Richard Griffin, the general counsel of the National Labor Relations Board (NLRB), will soon be issuing a memorandum that presumably will announce how he intends to enforce a Board decision that threatens to balkanize the workplace, increase disputes and dramatically force employers’ labor relations costs to rise.
The 2010 decision known as Specialty Healthcare ignored longstanding precedent, developed since 1937, by ruling that unions could seek to represent a small segment of the employer’s employees giving the union easy access into a business without the kind of majority support contemplated by Congress. This shocking decision has already impacted a number of employers and Griffin’s memorandum will be unable to provide relief if he implements the decision as the NLRB intended it to be.
Since it was issued by this so-called “independent” government bureaucracy, agency judges have approved units of department store sales associates based on the kind of merchandise they sell: women’s shoes at Bergdorf Goodman and cosmetics at Macy’s. All without having the approval of their co-workers who perform nearly identical duties, but simply sell different products in other departments. Thus, whereas in the past, the NLRB would only approve a unit of all sales associates, now a department store’s workforce can be broken up into a multiple of small units each known as “micro-unions” with its own collective bargaining agreement.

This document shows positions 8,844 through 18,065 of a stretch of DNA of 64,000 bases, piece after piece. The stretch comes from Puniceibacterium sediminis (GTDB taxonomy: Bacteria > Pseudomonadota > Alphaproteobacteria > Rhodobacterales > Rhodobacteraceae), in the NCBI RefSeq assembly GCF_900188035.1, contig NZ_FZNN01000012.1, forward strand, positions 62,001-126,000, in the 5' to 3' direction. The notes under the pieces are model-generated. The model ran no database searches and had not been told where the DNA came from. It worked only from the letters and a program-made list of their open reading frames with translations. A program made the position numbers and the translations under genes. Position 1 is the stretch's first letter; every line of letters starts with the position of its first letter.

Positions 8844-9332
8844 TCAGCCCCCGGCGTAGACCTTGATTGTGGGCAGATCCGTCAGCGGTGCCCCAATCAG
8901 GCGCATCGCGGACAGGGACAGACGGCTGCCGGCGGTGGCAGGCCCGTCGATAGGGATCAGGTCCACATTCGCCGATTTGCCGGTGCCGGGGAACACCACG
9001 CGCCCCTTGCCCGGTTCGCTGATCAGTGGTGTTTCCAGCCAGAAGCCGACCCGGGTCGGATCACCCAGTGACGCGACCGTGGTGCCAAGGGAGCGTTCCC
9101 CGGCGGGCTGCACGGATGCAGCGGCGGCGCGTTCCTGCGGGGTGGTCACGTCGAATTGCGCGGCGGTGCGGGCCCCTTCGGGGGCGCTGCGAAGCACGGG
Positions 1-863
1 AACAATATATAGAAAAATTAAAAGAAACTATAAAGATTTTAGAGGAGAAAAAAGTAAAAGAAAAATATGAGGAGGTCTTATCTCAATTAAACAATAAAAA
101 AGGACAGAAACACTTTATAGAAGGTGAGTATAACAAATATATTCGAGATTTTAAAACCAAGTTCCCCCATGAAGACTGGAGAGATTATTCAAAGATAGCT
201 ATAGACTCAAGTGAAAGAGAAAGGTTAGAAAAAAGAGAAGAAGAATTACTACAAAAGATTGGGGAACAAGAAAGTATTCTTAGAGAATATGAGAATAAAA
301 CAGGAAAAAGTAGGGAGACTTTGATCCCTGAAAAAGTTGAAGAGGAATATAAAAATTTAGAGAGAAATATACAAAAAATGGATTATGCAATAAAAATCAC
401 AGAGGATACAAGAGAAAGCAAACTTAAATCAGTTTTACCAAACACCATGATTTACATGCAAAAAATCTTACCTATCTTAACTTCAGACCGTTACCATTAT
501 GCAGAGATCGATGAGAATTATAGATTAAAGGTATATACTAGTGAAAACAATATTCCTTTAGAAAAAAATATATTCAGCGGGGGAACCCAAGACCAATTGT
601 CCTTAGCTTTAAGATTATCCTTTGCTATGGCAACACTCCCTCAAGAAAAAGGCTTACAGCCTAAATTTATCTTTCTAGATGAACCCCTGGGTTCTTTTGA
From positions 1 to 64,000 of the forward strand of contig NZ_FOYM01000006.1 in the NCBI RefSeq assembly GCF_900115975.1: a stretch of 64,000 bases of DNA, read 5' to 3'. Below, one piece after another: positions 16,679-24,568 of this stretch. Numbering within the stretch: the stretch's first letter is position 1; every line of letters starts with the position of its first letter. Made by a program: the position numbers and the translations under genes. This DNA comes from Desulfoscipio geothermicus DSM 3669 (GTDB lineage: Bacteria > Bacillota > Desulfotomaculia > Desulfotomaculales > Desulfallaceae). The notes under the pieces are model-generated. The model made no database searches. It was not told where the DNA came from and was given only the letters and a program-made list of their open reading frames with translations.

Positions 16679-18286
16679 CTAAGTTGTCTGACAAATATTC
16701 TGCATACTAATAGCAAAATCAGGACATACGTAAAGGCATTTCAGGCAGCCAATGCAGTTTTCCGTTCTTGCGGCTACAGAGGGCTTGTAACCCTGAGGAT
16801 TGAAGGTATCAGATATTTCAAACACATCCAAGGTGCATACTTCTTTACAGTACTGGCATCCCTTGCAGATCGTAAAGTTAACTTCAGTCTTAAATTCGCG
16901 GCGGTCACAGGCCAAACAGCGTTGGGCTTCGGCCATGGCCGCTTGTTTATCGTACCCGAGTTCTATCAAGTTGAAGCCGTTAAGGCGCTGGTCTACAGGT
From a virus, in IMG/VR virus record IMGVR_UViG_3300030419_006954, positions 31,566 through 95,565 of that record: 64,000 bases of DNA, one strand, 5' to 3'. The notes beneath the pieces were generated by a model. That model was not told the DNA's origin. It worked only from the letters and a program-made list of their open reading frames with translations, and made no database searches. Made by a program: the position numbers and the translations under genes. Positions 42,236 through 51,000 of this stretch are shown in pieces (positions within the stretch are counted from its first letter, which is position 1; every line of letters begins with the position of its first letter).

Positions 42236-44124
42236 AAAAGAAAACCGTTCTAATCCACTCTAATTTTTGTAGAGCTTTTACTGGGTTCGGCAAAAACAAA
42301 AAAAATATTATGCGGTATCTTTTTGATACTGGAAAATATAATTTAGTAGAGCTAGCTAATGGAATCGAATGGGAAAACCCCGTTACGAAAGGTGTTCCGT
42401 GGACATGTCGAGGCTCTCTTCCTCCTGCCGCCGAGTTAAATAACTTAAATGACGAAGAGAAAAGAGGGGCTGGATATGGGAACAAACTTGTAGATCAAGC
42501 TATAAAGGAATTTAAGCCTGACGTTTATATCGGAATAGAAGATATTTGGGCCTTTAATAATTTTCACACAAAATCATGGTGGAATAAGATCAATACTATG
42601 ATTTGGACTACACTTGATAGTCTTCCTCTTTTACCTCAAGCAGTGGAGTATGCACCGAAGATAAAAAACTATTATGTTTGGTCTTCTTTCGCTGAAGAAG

While Griffin blanches at the use of the terms micro-union or micro-unit, if his soon-to-be released memorandum enforces the NLRB’s decision, as it undoubtedly will, many more employers across the country may soon find themselves required to negotiate within their own companies with multiple unions representing units limited in both size and scope. This will impose a number of significant hardships on America’s largest employers as well as our nation’s small businesses.
The result of requiring employers to bargain with multiple smaller units or micro-unions starts with higher legal costs, as well as the enormous amount of time and energy dedicated toward negotiating and applying different contracts. What is perhaps most frightening is a scenario where one group of union lawyers representing a key segment of the workforce continually holds out in hopes of better, but economically unfeasible benefits. Their intransigence could lead to work stoppages, which idle the entire workforce and damage the company. This is the equivalent of holding an employer hostage during negotiations leaving him/her with few if any viable options outside of giving into labor’s demands.
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